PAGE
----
NYHIST-L Archives

April 2011


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Linda Hocking <[log in to unmask]>
Reply To:
A LISTSERV list for discussions pertaining to New York State history." <[log in to unmask]>
Wed, 27 Apr 2011 15:42:07 -0400
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The Litchfield Historical Society announces the availability of The Ledger, a new online resource funded by the Institute for Museum and Library Services (IMLS), the Council on Library and Information Resources, the Connecticut Humanities Council, and the Seherr-Thoss Foundation. It can be found at http://www.litchfieldhistoricalsociety.org/ledger/. 

The Ledger presents the stories of the Litchfield Law School and Litchfield Female Academy and the founders and students of these institutions. In 1784 Tapping Reeve opened the first law school in America. It attracted 934 documented students from 13 states and territories to study in Litchfield. Graduates formed a network of leadership and influence that encompassed public service, business, and other areas of American life. In 1792 Sarah Pierce founded a pioneer institution of female education in America. Her innovative curriculum of academic, practical, and ornamental courses expanded the world of the estimated 3,000 girls (1681 are currently known by name) who attended the Litchfield Female Academy over its 41 year history.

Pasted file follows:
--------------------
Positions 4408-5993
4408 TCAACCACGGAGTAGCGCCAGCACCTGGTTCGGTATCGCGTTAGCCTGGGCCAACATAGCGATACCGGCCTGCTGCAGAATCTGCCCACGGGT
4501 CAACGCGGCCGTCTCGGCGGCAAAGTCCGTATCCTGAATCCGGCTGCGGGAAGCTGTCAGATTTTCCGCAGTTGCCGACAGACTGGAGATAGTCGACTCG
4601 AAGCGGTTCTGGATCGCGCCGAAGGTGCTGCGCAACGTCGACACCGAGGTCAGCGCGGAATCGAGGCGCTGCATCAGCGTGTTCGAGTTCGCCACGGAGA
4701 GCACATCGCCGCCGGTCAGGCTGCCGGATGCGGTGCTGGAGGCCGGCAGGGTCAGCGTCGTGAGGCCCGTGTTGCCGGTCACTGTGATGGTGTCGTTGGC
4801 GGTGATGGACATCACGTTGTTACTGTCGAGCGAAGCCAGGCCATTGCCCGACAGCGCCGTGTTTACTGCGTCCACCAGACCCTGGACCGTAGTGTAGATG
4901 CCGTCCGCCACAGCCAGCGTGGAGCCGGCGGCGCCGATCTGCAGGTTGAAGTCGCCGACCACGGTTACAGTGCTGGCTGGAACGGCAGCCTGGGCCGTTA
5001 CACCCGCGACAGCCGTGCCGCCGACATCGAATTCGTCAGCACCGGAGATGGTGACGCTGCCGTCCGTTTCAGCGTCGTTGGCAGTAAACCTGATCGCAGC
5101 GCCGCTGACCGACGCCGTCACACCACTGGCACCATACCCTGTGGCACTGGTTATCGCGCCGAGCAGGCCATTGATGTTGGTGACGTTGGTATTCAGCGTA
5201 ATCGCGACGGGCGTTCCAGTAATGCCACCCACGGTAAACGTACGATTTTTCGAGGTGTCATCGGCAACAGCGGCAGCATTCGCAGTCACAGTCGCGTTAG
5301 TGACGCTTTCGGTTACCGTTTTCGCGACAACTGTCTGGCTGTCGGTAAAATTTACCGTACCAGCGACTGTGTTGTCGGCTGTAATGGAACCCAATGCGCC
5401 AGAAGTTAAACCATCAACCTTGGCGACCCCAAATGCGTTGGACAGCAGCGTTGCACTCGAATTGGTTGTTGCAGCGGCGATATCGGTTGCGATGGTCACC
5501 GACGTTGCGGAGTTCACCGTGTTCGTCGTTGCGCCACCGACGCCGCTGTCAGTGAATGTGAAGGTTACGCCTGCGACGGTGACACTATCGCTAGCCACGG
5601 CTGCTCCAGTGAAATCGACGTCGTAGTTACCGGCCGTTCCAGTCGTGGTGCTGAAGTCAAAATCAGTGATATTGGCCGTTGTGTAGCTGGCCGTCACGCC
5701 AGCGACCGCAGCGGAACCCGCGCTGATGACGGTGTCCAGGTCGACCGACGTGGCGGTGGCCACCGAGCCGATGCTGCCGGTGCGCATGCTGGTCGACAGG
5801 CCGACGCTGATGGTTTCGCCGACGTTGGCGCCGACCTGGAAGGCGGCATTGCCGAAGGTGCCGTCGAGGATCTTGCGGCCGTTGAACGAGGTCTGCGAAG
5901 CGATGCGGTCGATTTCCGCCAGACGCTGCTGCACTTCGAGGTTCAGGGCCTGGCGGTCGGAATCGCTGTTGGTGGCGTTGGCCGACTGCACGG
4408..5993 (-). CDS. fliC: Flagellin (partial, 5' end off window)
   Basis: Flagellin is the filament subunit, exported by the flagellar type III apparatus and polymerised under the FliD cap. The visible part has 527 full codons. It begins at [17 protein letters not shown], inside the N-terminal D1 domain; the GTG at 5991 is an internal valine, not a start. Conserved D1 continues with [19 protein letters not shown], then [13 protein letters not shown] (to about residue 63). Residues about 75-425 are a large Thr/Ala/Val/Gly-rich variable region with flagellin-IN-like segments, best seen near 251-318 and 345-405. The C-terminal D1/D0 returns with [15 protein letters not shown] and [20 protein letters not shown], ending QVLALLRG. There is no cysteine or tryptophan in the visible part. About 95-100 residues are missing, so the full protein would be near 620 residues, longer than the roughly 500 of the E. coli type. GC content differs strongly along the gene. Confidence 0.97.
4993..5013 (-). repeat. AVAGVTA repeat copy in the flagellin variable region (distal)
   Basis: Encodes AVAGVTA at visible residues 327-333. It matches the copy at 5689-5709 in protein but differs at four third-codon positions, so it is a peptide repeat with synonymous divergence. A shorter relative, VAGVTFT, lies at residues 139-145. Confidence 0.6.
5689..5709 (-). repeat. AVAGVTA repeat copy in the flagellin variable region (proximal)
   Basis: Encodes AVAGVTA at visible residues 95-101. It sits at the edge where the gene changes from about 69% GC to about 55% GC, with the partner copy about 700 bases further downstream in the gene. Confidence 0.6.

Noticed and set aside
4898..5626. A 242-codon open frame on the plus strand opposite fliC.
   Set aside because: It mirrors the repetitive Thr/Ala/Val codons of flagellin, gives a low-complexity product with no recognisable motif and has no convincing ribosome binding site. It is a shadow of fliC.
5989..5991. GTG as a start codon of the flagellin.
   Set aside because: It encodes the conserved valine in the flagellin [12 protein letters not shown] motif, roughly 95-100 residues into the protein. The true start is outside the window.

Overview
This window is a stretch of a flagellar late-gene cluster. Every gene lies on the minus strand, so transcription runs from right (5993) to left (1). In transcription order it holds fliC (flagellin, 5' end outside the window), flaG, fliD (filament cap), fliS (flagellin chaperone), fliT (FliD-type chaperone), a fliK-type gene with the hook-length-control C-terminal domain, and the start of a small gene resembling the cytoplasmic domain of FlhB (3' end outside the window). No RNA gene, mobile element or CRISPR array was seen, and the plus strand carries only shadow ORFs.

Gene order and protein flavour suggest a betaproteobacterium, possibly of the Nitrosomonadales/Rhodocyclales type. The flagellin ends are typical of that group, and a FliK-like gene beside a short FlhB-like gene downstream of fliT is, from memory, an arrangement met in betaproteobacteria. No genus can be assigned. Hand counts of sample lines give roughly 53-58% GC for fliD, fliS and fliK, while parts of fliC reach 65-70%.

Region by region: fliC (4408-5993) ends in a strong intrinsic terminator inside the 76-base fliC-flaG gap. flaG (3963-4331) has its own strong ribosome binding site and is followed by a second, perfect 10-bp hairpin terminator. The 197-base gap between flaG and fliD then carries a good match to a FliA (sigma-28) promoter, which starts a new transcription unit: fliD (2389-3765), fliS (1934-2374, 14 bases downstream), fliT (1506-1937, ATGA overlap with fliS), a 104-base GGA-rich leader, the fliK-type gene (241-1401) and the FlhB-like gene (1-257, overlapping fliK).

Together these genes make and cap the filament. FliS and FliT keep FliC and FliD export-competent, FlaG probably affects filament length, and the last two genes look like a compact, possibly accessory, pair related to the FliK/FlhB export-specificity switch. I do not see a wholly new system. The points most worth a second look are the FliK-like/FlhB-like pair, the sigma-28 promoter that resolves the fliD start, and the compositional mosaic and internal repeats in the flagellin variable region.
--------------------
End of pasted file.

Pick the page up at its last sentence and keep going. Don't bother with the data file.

The words, artwork, and personal belongings of the students and instructors are presented together with biographical and genealogical information. Some documents are displayed individually while others are presented as part of collection level descriptions which link to finding aids. Needlework, portraits, personal effects, and other items associated with the school or its students appear on the pages. The Ledger Studies section contains overviews of Litchfield during this era and histories of each school. The Society will continue to add pertinent essays to this section.

Students traveled from around the country and the world to attend these schools. Their result is that their records and artifacts are scattered across the nation in various repositories and private collections. The Society’s goal was to make this tool available to researchers as soon as possible. Staff have already identified a number of other collections of papers, portraits, needlework, and other artifacts that will be added to the database in the coming weeks and months. The Society anticipates input and suggestions for improvements, and continues to seek information about any related materials which could be included in the Ledger. For further details about the project, a complete list of students, or to submit information to be included please contact the curator, Julie Frey, at [log in to unmask] or archivist, Linda Hocking, at [log in to unmask]